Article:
Margaret of York, Princess of England and Duchess of Burgundy, 1446-1503: female power, influence and authority in later fifteenth-century North-Western Europe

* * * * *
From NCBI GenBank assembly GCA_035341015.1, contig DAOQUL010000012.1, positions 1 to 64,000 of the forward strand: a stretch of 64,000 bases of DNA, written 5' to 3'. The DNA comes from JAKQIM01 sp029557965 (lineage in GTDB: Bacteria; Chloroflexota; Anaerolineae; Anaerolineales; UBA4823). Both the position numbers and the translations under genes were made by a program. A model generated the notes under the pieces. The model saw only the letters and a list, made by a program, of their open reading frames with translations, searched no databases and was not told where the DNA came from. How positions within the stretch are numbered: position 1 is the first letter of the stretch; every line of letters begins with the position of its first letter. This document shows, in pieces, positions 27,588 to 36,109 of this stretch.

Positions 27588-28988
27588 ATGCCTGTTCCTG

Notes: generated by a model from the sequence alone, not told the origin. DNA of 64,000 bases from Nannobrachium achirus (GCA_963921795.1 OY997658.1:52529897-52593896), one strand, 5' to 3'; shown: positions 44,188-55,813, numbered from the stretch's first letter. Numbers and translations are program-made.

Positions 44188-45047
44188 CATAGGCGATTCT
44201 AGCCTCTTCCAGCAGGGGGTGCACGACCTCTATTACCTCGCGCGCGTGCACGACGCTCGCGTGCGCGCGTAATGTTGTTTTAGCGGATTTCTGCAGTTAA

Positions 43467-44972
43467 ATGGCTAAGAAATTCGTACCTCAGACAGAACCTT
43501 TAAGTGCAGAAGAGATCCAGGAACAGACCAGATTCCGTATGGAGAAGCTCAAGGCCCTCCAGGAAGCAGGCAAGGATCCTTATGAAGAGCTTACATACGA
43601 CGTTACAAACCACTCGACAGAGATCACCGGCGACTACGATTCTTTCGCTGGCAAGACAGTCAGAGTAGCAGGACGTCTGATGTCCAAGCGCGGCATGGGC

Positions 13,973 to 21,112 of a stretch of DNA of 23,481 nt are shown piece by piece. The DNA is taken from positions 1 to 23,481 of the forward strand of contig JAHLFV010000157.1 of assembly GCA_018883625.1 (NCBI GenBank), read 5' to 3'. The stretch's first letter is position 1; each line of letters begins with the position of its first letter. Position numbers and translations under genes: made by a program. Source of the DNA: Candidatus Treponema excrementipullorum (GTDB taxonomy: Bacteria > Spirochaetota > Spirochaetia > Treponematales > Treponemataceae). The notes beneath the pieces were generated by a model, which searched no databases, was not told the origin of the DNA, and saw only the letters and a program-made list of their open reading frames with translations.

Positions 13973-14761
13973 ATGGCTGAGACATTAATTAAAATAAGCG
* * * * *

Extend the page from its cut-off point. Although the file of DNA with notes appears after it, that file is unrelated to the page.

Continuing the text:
Margaret of York, princess of England and duchess of Burgundy (1446-1503), is the central figure in this examination of the role and function of women within the power structures of fifteenth-century north-western Europe. Born into the English royal family, she was closely involved in the process that turned the Low Countries from the lands of the duke of Burgundy into a part of the Habsburg domain, and, as such, was important in ushering in the political constellation of the next century. Her role in all this as a woman is all the more striking, as she lacked that essential female contribution to the medieval political process: children. By carefully distinguishing Margaret's influence from her power, and her power from her authority, her life challenges conventional ideas about boundaries imposed upon late medieval women through gender.In addition, her life sheds light onto the cultural as well as the political relationships between England and the Low Countries. Margaret of York's role within this relationship asks some pertinent questions of long-held beliefs on the importance of Burgundy as the source of late medieval culture. The context of her own powerbase in the Low Countries also calls into question the standard theories on the aftermath of the Wars of the Roses. Finally, Margaret's life adds to our understanding of the role of piety, and of the Church, in the wider culture and society of the period. Her fine manuscript collection, as well as her involvement with new devotional cults, and her reliance upon men of the Church as her political allies, combine to provide a more holistic picture of piety and devotion amongst aristocratic ladies of the fifteenth century.